“It is not advisable for first time homebuyers to spend their savings on underconstruction projects”
Homebuyers must be cautious and instead of taking a high risk, should pay a premium and go for ready-tomove-in properties, says Rajnish Kumar, Managing Director (National Banking Group) of State bank of India (SBI). Kumar has been with the SBI for over three decades and has vast experience in handing large credit, project finance, foreign exchange and retail banking. He spoke with Namrata Kohli on a number of issues. Edited excerpts:
Is it true that RERA compliance is a must for builders to avail bank loans? How does it safeguard the interest of the banks?
Yes we will finance only those projects that are RERA compliant. RERA is good for the industry and the market both. With current regulations of RERA and insolvency, the risk of buying has come down.
NCLT recently admitted a plea by bankers to start insolvency proceedings against Jaypee Infratech. In this particular case, how will this pan out for homebuyers who got their flats financed through home loans?
According to me, it should not be only the homebuyer’s obligation to pay. Putting them at par with the lenders would be fair. The homebuyer and lender are on an equal footing and the loss to the project must be shared by the lender and the buyer. If the project loan has been given, equitable rights are there and losses should be shared.
What are the lessons to be learnt for the lender and the buyer from this episode?
It is not advisable for the first time homebuyers to spend a lifetime of savings on under construction project. If it was a question of paying 5% it was different but they have to pay 95%. After all it is their life’s savings and instead of taking a high risk, they should pay a premium and go for ready to move in properties. However investors take the risk if they wish to but not have sky high expectations as earlier. As for lenders they need to do their due diligence and go for credible builders only.
RERA was introduced on May 1 and three months were given for registering of projects. However, the response has been dismal in the DelhiNCR area. What can this be attributed to?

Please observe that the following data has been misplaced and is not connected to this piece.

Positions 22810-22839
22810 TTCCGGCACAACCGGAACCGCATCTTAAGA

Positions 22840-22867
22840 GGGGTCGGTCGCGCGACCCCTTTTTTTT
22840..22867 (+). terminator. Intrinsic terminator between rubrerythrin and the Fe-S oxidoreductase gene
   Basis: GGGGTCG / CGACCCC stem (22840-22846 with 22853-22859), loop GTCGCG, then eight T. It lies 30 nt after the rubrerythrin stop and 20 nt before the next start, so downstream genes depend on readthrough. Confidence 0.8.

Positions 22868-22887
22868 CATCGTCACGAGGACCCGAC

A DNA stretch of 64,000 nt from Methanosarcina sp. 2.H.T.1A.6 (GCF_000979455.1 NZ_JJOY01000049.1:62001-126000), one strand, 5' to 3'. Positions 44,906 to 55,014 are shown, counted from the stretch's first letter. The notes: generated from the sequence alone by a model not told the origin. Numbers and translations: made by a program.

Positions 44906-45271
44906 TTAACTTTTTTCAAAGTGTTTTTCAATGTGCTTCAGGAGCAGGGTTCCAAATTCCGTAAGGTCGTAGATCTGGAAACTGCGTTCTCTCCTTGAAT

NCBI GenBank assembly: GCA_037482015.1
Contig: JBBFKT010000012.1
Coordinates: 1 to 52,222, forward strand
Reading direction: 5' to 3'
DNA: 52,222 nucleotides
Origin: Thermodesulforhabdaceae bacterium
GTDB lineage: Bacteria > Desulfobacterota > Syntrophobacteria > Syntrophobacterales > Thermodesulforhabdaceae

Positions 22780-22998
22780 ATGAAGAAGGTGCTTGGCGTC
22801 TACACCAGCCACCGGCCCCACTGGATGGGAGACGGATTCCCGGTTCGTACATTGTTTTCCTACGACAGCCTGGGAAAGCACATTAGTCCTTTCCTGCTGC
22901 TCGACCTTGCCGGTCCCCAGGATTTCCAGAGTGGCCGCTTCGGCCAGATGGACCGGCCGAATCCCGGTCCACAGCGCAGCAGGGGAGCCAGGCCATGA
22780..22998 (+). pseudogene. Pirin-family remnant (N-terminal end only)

State governments must move fast. They have to realise that the only direction is to move forward.
You have been an advocate of renting visavis buying a home. But in our country, there is an emphasis on buying rather than renting?
In most developed economies, people buy to rent. And that is because home financing cost is much less. But with taxation and stamp duty being high at 8-10%, the cost of ownership of a home is very high in our country. That makes it unattractive to buy a home here. However, there is a change in mindset of the new generation who do not mind staying in good rented homes. In fact, there is a study that reveals that in the next 20 years, no one will buy either a house or a car and opt for rented and hire options.
What can be done to make possible the PM’s vision of affordable housing?
I feel there are three entities that go into making a home – the first is land cost. Second is taxes which is high at 35%. And the third is the cost of borrowing which is not phenomenally high. The real savings can be made in land and taxes. Land must be owned by government authorities only then affordable housing is possible. If a developer builds paying 35% taxes and comes with a return expectation, affordable housing will never be possible. Namrata Kohli tracks everything from House to Home, from real estate to interiors and capturing key trends in property markets in India and globally